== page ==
Those holding Melco Resorts & Entertainment (NASDAQ:MLCO) shares must be pleased that the share price has rebounded 34% in the last thirty days. But unfortunately, the stock is still down by 22% over a quarter. But shareholders may not all be feeling jubilant, since the share price is still down 38% in the last year.
All else being equal, a sharp share price increase should make a stock less attractive to potential investors. In the long term, share prices tend to follow earnings per share, but in the short term prices bounce around in response to short term factors (which are not always obvious). The implication here is that deep value investors might steer clear when expectations of a company are too high. Perhaps the simplest way to get a read on investors' expectations of a business is to look at its Price to Earnings Ratio (PE Ratio). Investors have optimistic expectations of companies with higher P/E ratios, compared to companies with lower P/E ratios.
Does Melco Resorts & Entertainment Have A Relatively High Or Low P/E For Its Industry?
Melco Resorts & Entertainment's P/E of 20.30 indicates some degree of optimism towards the stock. You can see in the image below that the average P/E (15.0) for companies in the hospitality industry is lower than Melco Resorts & Entertainment's P/E.
Its relatively high P/E ratio indicates that Melco Resorts & Entertainment shareholders think it will perform better than other companies in its industry classification. Clearly the market expects growth, but it isn't guaranteed. So further research is always essential. I often monitor director buying and selling.
How Growth Rates Impact P/E Ratios
P/E ratios primarily reflect market expectations around earnings growth rates. If earnings are growing quickly, then the 'E' in the equation will increase faster than it would otherwise. That means unless the share price increases, the P/E will reduce in a few years. A lower P/E should indicate the stock is cheap relative to others -- and that may attract buyers.
It's great to see that Melco Resorts & Entertainment grew EPS by 15% in the last year. And earnings per share have improved by 31% annually, over the last three years. So one might expect an above average P/E ratio. Unfortunately, earnings per share are down 6.8% a year, over 5 years.
Remember: P/E Ratios Don't Consider The Balance Sheet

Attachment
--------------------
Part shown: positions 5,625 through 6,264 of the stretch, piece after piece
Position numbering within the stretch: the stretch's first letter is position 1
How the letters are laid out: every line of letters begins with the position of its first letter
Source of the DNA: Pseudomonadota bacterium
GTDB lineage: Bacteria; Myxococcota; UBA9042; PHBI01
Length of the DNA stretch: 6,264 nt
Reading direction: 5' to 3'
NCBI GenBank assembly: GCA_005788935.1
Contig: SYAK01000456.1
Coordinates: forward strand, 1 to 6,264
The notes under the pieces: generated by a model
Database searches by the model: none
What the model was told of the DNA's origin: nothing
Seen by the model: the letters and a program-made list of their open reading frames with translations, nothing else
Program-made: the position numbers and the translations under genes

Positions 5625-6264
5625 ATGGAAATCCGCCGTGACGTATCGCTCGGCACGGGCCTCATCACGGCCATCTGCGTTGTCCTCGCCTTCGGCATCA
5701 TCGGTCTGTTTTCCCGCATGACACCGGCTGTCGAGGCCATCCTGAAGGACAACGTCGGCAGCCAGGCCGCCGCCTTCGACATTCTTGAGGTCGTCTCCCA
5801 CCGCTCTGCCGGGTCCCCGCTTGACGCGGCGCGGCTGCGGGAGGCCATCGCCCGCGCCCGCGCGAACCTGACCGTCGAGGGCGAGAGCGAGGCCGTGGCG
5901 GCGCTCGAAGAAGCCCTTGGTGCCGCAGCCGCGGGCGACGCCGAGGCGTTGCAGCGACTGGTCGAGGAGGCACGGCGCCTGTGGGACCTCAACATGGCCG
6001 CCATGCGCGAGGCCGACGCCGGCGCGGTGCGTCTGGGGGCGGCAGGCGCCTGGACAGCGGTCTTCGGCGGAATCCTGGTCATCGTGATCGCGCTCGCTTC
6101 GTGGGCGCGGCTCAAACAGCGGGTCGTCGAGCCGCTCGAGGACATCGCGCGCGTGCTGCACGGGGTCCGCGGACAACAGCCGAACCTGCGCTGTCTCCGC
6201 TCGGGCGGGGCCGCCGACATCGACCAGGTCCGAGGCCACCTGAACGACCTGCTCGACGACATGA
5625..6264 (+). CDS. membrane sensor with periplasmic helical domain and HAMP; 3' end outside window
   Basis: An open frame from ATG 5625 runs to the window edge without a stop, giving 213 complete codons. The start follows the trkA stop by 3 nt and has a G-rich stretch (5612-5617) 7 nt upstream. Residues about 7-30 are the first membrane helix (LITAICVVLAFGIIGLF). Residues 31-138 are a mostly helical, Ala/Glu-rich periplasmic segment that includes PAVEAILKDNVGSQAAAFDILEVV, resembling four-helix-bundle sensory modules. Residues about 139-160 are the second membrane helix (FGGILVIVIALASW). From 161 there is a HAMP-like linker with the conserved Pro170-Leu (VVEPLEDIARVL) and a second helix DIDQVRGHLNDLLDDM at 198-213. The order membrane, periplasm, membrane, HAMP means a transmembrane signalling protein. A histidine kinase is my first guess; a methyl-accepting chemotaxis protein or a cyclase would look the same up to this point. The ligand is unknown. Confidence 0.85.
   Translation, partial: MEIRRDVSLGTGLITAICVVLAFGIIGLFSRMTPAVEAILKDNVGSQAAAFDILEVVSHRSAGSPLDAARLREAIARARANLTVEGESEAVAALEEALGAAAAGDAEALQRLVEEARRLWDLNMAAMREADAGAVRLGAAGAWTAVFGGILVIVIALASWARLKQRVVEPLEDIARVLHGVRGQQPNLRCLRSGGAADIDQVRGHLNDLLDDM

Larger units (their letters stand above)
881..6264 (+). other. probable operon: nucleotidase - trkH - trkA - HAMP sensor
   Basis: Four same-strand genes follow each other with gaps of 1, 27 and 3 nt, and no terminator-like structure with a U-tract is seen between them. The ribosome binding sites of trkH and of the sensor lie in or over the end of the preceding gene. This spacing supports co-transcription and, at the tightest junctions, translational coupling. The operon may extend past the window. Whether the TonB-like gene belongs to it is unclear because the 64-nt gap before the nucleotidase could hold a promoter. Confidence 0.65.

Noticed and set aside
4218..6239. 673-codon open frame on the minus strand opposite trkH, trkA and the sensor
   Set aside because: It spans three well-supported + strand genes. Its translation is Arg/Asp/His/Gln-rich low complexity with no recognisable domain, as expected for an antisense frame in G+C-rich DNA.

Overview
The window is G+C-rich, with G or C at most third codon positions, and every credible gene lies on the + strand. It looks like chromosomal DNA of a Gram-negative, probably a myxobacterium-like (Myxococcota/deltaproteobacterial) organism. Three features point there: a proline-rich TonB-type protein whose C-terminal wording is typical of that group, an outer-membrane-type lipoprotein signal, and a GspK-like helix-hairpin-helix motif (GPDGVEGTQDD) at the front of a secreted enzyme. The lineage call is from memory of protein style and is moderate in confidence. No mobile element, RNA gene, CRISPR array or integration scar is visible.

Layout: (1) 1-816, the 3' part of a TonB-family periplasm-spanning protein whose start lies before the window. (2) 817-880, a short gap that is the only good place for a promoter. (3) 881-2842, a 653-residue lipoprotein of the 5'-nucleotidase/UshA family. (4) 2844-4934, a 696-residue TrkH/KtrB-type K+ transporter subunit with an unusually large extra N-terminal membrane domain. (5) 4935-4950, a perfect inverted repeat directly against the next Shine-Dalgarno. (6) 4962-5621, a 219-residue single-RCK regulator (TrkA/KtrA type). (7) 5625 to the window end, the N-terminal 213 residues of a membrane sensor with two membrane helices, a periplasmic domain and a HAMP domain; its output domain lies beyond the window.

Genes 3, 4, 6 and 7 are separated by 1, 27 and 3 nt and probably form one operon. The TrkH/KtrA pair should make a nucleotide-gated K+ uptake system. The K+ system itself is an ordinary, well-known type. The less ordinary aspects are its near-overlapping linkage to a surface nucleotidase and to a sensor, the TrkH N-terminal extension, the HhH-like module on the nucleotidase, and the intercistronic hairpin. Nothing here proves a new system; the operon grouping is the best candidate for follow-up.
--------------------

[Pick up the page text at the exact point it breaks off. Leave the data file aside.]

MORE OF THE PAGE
Don't forget that the P/E ratio considers market capitalization. So it won't reflect the advantage of cash, or disadvantage of debt. The exact same company would hypothetically deserve a higher P/E ratio if it had a strong balance sheet, than if it had a weak one with lots of debt, because a cashed up company can spend on growth.
While growth expenditure doesn't always pay off, the point is that it is a good option to have; but one that the P/E ratio ignores.
Is Debt Impacting Melco Resorts & Entertainment's P/E?
Net debt is 39% of Melco Resorts & Entertainment's market cap. While that's enough to warrant consideration, it doesn't really concern us.
The Verdict On Melco Resorts & Entertainment's P/E Ratio
Melco Resorts & Entertainment has a P/E of 20.3. That's higher than the average in its market, which is 14.9. Its debt levels do not imperil its balance sheet and it is growing EPS strongly. Therefore, it's not particularly surprising that it has a above average P/E ratio. What we know for sure is that investors have become much more excited about Melco Resorts & Entertainment recently, since they have pushed its P/E ratio from 15.2 to 20.3 over the last month. If you like to buy stocks that have recently impressed the market, then this one might be a candidate; but if you prefer to invest when there is 'blood in the streets', then you may feel the opportunity has passed.
Investors have an opportunity when market expectations about a stock are wrong. People often underestimate remarkable growth -- so investors can make money when fast growth is not fully appreciated. So this free visualization of the analyst consensus on future earnings could help you make the right decision about whether to buy, sell, or hold.
Of course, you might find a fantastic investment by looking at a few good candidates. So take a peek at this free list of companies with modest (or no) debt, trading on a P/E below 20.
If you spot an error that warrants correction, please contact the editor at email@example.com. This article by Simply Wall St is general in nature. It does not constitute a recommendation to buy or sell any stock, and does not take account of your objectives, or your financial situation. Simply Wall St has no position in the stocks mentioned.
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